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Advanced Introduction to International Intellectual Property

Susy Frankel and Daniel J. Gervais

This authoritative introduction provides a detailed overview of the complexities of the international intellectual property regime and the ways in which it operates. The authors cover the key international institutions and agreements that regulate and inform intellectual property at an international level such as the TRIPS Agreement, WIPO, WTO, the Paris Convention and the Berne Convention.
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3 Key concepts of international intellectual property

Susy Frankel and Daniel J. Gervais


The legal rules of intellectual property rights are national or territorial. This contrasts with the global nature of trade in intellectual property and in the goods and services to which intellectual property relates.

“Territorial” has many meanings and effects in intellectual property law. First, it means that the rights are limited to the territory in which they are granted. A trademark or patent registered in one country, gives protection in that country and not in other countries. Protection in other countries for registered rights (patents, trademarks and sometimes designs) requires registration in those other countries. The territoriality principle applies even where rights, most significantly copyright, are not subject to mandatory registration. Copyright owners own a different copyright in each jurisdiction. What instruments like the Berne and Paris Conventions and the TRIPS Agreement have done is to impose minimum substantive standards, which each country can implement in different ways. When minimum standards and voluntary exceptions are combined with territoriality, significant variations are found between national laws.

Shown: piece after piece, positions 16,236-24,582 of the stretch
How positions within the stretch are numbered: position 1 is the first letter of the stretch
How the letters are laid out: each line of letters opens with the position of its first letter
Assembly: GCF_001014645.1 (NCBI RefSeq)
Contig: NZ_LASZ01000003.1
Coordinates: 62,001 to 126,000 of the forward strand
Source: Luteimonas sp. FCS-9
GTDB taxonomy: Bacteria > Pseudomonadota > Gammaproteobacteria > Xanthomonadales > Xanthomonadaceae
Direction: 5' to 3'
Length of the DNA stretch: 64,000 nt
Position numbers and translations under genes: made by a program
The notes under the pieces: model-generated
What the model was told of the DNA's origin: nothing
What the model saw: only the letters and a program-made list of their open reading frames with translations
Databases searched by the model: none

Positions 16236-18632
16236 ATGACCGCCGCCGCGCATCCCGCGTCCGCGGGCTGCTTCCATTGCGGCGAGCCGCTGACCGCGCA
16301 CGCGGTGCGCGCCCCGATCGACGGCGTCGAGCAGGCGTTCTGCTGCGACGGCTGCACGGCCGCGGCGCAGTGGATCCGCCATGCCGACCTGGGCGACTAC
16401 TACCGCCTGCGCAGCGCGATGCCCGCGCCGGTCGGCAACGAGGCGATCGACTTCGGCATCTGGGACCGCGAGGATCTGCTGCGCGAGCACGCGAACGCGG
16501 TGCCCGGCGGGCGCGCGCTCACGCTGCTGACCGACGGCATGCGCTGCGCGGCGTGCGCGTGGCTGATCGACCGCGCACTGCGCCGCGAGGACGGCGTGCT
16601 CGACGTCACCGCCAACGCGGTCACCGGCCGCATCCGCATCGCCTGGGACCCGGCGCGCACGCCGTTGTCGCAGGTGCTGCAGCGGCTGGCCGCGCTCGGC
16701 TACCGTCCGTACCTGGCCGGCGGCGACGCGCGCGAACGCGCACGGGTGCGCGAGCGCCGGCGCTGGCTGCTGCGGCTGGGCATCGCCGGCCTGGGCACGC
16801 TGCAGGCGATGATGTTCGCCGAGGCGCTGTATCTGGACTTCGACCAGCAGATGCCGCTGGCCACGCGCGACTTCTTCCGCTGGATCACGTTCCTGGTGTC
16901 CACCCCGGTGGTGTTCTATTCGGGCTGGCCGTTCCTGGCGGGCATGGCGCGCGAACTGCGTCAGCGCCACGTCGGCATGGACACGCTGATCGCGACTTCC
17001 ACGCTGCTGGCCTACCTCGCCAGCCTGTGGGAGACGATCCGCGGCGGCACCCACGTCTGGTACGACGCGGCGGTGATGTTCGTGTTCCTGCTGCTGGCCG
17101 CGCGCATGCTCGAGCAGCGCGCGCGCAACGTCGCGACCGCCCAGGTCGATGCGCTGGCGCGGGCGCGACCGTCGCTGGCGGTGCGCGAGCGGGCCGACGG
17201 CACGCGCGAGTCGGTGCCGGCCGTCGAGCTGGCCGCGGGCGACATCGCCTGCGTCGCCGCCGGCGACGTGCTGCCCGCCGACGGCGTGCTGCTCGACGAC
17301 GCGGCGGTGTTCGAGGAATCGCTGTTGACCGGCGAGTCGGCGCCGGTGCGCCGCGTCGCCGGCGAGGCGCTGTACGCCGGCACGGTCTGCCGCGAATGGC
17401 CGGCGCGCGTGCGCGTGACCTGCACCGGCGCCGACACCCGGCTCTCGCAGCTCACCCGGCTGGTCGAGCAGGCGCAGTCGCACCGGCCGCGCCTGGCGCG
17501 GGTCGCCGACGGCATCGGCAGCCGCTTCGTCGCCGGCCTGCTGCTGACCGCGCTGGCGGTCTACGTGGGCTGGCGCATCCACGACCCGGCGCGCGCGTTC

The territoriality of intellectual property also allows owners to segment markets. This segmentation enables the charging of different prices and separate markets may have products of differing quality in each of those markets if the intellectual property owner so wishes. As we discuss further below, this market segmentation is preserved in countries that do not not allow parallel imports, while other countries which do allow parallel imports treat the world as one market, at least for some purposes.


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